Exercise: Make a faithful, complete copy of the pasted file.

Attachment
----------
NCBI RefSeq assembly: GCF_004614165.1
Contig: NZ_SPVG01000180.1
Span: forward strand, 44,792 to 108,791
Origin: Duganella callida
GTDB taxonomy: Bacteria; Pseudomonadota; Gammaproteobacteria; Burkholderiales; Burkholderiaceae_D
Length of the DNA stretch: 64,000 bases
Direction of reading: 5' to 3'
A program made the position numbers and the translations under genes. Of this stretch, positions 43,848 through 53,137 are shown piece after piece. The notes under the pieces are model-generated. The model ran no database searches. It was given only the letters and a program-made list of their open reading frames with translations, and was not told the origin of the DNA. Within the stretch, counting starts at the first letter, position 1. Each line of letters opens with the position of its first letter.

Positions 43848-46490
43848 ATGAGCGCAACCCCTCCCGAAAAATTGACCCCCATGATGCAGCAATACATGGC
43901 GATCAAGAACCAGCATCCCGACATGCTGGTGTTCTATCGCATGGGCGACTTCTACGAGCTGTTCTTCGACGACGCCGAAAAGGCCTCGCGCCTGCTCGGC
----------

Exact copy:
NCBI RefSeq assembly: GCF_004614165.1
Contig: NZ_SPVG01000180.1
Span: forward strand, 44,792 to 108,791
Origin: Duganella callida
GTDB taxonomy: Bacteria; Pseudomonadota; Gammaproteobacteria; Burkholderiales; Burkholderiaceae_D
Length of the DNA stretch: 64,000 bases
Direction of reading: 5' to 3'
A program made the position numbers and the translations under genes. Of this stretch, positions 43,848 through 53,137 are shown piece after piece. The notes under the pieces are model-generated. The model ran no database searches. It was given only the letters and a program-made list of their open reading frames with translations, and was not told the origin of the DNA. Within the stretch, counting starts at the first letter, position 1. Each line of letters opens with the position of its first letter.

Positions 43848-46490
43848 ATGAGCGCAACCCCTCCCGAAAAATTGACCCCCATGATGCAGCAATACATGGC
43901 GATCAAGAACCAGCATCCCGACATGCTGGTGTTCTATCGCATGGGCGACTTCTACGAGCTGTTCTTCGACGACGCCGAAAAGGCCTCGCGCCTGCTCGGC